Parentheses delimiting expression in TOP are required in INSERT, UPDATE, and DELETE statements. For more information, see TOP (Transact-SQL).

INTO

Is an optional keyword that can be used between INSERT and the target table.

server_name

Is the name of the linked server on which the table or view is located. server_name can be specified as a linked server name, or by using the OPENDATASOURCE function.

When server_name is specified as a linked server, database_name and schema_name are required. When server_name is specified with OPENDATASOURCE, database_name and schema_name may not apply to all data sources and is subject to the capabilities of the OLE DB provider that accesses the remote object. For more information, see Distributed Queries.

database_name

Is the name of the database.

schema_name

Is the name of the schema to which the table or view belongs.

table_or view_name

Is the name of the table or view that is to receive the data.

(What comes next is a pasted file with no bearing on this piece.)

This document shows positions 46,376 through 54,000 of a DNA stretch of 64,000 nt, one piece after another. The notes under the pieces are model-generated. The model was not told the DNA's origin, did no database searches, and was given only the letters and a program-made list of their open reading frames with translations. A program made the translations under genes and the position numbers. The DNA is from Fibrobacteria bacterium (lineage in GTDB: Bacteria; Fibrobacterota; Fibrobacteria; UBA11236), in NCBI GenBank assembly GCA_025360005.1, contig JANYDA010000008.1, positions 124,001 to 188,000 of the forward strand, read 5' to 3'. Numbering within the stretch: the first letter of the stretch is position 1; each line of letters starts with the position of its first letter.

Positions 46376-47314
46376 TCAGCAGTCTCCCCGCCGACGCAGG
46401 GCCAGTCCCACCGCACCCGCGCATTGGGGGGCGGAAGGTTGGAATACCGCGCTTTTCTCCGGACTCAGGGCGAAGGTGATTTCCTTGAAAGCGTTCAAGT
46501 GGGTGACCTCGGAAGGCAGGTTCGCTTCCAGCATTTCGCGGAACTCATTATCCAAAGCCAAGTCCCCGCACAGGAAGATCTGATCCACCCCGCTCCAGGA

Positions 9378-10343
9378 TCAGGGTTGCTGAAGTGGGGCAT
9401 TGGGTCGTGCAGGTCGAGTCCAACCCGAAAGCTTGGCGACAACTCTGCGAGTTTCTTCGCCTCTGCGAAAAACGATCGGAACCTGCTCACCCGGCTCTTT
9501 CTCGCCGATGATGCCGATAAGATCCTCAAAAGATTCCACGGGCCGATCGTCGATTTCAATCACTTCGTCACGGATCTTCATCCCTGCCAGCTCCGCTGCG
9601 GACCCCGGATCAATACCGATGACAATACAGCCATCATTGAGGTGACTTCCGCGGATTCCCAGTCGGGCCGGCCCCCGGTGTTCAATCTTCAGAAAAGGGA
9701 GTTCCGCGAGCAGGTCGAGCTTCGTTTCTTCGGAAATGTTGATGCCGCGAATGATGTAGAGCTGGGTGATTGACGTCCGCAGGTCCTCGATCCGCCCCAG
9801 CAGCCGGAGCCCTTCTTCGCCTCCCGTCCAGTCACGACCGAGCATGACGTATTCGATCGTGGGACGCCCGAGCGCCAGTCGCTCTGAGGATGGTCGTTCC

A table variable, within its scope, can be used as a table source in an INSERT statement.

The view referenced by table_or_view_name must be updatable and reference exactly one base table in the FROM clause of the view. For example, an INSERT into a multitable view must use a column_list that references only columns from one base table. For more information about updatable views, see CREATE VIEW (Transact-SQL).

rowset_function_limited

Is either the OPENQUERY or OPENROWSET function. Use of these functions is subject to the capabilities of the OLE DB provider that accesses the remote object. For more information, see Distributed Queries.